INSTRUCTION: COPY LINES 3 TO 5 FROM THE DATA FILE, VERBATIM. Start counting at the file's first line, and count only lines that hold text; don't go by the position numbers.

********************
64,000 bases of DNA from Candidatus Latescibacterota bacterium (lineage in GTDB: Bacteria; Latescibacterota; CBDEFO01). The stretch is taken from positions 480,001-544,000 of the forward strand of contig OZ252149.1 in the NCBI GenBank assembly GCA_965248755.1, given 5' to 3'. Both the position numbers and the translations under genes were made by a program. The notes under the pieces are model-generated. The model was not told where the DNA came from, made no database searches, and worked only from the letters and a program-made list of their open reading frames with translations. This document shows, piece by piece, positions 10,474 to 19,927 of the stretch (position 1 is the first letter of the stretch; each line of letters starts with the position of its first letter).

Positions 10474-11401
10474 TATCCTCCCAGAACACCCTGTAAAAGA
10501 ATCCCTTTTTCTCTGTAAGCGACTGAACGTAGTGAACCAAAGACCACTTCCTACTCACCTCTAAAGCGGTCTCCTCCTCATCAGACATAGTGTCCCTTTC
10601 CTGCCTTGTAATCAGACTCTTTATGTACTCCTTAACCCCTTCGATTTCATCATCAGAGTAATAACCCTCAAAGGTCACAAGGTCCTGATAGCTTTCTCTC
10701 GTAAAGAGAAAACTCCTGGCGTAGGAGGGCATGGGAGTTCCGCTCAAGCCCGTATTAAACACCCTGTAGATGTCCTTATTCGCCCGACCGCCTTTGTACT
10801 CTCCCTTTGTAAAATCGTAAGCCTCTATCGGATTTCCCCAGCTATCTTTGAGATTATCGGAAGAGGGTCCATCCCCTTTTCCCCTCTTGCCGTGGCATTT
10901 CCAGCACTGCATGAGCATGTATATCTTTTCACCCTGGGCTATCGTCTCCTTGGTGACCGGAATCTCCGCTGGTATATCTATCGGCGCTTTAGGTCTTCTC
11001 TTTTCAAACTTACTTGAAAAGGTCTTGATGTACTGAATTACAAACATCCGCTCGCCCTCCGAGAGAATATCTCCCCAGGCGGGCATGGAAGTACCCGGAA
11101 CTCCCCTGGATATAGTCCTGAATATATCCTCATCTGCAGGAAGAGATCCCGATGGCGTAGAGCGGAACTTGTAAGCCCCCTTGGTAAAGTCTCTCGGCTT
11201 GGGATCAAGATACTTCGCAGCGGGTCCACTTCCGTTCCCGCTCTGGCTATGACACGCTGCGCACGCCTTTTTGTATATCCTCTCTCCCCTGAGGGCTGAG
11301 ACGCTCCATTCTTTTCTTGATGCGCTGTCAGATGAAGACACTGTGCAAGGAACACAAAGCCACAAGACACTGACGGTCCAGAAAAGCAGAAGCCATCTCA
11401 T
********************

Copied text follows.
10474 TATCCTCCCAGAACACCCTGTAAAAGA
10501 ATCCCTTTTTCTCTGTAAGCGACTGAACGTAGTGAACCAAAGACCACTTCCTACTCACCTCTAAAGCGGTCTCCTCCTCATCAGACATAGTGTCCCTTTC
10601 CTGCCTTGTAATCAGACTCTTTATGTACTCCTTAACCCCTTCGATTTCATCATCAGAGTAATAACCCTCAAAGGTCACAAGGTCCTGATAGCTTTCTCTC